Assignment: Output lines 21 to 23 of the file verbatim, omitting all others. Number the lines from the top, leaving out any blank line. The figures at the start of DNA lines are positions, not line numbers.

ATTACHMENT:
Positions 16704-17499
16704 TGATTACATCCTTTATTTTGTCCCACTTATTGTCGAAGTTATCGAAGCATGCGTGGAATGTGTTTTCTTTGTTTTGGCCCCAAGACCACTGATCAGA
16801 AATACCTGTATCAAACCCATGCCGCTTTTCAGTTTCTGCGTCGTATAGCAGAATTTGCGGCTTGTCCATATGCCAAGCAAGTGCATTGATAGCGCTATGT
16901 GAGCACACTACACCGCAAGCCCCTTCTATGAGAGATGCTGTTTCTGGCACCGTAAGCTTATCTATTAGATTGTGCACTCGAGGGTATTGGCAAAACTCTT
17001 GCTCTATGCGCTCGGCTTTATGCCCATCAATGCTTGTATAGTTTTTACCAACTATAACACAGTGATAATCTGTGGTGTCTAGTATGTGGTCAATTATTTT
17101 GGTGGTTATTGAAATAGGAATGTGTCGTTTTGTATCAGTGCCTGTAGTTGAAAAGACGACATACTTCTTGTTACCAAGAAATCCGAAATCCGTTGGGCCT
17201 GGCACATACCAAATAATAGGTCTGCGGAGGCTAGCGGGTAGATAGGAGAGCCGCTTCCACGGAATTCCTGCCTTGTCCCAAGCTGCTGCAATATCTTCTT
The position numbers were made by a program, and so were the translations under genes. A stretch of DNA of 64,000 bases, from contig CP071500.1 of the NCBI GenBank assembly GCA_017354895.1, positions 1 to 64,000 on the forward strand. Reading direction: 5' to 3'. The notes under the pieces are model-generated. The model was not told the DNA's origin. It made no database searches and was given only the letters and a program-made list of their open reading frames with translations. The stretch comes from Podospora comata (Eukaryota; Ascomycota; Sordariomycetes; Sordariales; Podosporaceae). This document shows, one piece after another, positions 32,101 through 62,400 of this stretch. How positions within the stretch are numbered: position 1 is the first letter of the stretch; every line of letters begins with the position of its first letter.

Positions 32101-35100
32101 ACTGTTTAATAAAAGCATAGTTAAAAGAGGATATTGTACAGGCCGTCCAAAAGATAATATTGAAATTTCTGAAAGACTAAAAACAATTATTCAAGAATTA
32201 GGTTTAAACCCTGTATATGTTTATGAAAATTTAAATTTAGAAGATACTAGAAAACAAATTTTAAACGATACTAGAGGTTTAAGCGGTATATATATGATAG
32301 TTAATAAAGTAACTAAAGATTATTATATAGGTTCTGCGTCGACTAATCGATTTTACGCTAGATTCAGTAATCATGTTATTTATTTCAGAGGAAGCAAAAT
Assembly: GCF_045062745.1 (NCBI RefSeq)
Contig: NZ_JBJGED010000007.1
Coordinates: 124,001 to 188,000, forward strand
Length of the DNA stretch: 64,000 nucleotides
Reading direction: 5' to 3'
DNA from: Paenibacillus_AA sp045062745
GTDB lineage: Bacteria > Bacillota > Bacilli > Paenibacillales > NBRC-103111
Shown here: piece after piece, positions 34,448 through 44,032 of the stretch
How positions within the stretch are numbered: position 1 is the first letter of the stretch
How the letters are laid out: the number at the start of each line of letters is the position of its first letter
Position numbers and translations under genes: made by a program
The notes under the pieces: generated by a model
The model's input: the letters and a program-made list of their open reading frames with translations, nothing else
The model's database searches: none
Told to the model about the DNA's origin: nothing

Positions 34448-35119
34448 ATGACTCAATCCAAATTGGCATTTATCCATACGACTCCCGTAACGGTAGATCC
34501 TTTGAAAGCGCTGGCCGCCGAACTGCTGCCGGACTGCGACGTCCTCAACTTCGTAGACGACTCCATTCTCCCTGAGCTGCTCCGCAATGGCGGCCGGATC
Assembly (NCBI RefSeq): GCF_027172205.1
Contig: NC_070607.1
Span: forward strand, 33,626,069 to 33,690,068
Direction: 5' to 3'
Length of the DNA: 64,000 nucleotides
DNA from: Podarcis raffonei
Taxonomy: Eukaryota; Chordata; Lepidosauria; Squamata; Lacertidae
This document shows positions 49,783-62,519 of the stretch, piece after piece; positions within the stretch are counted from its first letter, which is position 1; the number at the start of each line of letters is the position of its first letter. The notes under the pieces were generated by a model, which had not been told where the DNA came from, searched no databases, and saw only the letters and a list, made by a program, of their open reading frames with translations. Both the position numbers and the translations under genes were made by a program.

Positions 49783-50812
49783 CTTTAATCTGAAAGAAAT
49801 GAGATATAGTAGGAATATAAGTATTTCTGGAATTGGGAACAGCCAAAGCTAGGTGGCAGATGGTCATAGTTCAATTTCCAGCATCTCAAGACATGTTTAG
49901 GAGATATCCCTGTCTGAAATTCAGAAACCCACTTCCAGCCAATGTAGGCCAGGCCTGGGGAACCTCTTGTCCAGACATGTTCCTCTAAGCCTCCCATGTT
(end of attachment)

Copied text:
How positions within the stretch are numbered: position 1 is the first letter of the stretch
How the letters are laid out: the number at the start of each line of letters is the position of its first letter
Position numbers and translations under genes: made by a program